The 15th of March is the ‘Ides of March’, best known for being the date Julius Caesar was assassinated by a band of fellow senators as they feared his ambition would bring down the senate. Many of these senators were people he trusted.
This auspicious date brings with it a strong theme of loyalty and leadership. As a budding entrepreneur it’s the perfect time to think about what these themes mean to you, especially in your business relationships.
No entrepreneur ever gets to the top alone. There is always a strong group of people around, advising and assisting them. Behind many well known and successful business leaders are trusted advisors who have been in the fold for quite some time. For example Westfield’s Frank Lowy has had David Gonski as his trusted advisor, friend and fellow director for over 25 years.
By their very nature entrepreneurs are highly creative and their main interest is in getting a business idea of the ground. As such they usually avoid being bogged down by the detail, be it marketing, legal or finance, and use their business advisors to take care of these details, ultimately helping them turn their dream into a reality.
The best advisors are those that add to and complement your own experience and skills. The biggest value in having outside advice is tapping into a level of experience that is different to your own.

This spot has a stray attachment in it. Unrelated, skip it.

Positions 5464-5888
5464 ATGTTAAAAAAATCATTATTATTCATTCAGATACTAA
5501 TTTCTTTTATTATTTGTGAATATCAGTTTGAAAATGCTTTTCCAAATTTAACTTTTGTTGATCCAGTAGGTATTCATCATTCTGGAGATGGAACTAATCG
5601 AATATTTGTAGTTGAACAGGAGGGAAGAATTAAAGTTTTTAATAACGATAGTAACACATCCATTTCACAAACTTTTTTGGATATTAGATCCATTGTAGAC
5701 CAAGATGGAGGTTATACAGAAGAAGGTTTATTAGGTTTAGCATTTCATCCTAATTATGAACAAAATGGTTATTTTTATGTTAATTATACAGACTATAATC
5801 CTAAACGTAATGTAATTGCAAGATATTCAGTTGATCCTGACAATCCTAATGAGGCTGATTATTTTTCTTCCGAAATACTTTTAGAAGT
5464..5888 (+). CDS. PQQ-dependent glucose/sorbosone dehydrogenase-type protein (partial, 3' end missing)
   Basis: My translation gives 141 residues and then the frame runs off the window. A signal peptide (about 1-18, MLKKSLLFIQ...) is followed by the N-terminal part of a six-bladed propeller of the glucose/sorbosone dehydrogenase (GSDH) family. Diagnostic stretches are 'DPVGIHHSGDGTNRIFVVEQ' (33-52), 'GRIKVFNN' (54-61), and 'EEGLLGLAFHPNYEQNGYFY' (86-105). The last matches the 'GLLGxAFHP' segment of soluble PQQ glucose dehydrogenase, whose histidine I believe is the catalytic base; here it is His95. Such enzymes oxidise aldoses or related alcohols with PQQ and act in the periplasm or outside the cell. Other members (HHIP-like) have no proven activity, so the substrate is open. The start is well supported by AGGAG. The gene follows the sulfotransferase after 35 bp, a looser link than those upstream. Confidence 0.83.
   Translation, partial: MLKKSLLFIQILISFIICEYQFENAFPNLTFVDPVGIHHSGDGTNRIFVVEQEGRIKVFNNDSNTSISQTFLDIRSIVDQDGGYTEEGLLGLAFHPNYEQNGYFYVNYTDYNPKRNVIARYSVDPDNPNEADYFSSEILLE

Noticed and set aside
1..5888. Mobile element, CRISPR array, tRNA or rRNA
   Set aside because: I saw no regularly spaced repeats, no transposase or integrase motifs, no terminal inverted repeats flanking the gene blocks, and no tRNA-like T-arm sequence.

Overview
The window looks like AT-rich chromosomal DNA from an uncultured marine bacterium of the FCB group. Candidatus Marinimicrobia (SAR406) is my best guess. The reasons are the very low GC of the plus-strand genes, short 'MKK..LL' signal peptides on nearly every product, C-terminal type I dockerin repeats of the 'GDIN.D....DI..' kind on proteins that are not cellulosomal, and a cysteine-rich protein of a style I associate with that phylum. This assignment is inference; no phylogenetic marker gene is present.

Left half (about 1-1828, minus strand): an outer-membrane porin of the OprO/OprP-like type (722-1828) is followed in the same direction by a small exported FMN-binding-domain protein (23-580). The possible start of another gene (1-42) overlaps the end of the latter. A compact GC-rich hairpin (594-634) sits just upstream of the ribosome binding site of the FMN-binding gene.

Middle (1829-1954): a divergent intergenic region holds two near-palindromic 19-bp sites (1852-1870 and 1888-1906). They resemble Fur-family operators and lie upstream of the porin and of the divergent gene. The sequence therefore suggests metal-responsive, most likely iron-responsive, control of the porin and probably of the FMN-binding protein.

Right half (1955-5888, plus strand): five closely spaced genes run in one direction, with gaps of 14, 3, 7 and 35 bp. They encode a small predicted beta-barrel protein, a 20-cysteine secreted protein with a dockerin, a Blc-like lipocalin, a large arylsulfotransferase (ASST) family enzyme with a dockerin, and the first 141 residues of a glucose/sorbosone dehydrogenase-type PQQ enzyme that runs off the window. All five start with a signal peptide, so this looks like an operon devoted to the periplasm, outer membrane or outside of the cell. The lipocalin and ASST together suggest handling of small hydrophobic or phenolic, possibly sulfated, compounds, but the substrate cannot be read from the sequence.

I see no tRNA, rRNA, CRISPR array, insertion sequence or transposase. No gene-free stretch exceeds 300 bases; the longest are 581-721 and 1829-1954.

The other way to ensure you are getting the best value from your advisors is to have clearly defined business goals and future direction. You need to identify the desirable experience and skills required to fulfil these goals. It’s highly likely, if you’re completely honest with yourself, there will be numerous gaps within your knowledge where you will need the advice and experience of an advisor.
For instance, you may be an entrepreneur with a promising online start up business who is technology savvy but lacks the skill to find funding or implement a strong business management structure to give your idea the foundation to grow. Bringing in a professional advisor, like an accountant or lawyer, who has experience in managing a business, would be invaluable in the initial phases of a start up.
A few tips when looking for a business advisor:
- Ask people within your network to recommend a potential advisor. It’s easier to find someone suitable and credible if you have recommendations from people you know and trust
- Interview and ask for references. It’s important to meet face-to-face in order to determine if there will be a good personality fit but you also need to gauge what work they’ve done before and their track record
- Consider their level of experience and skills and whether it complements and/or fills a gap in your own skill set
- Communication is paramount. If you can’t communicate easily with someone, sooner or later there will be a break down and as an entrepreneur it could be disastrous for your business idea
- The same goes for respect. You need to have a healthy respect for those you work with in order to get the best out of the relationship.
Regardless of the kind of advisor (accountant, lawyer or mentor) you bring on board, what’s going to ensure a winning formula is choosing to be involved with people who share your passion and excitement for the project. This way you know not only are they invested monetarily, they are invested emotionally and they are likely to be more dedicated in helping you and your business venture succeed.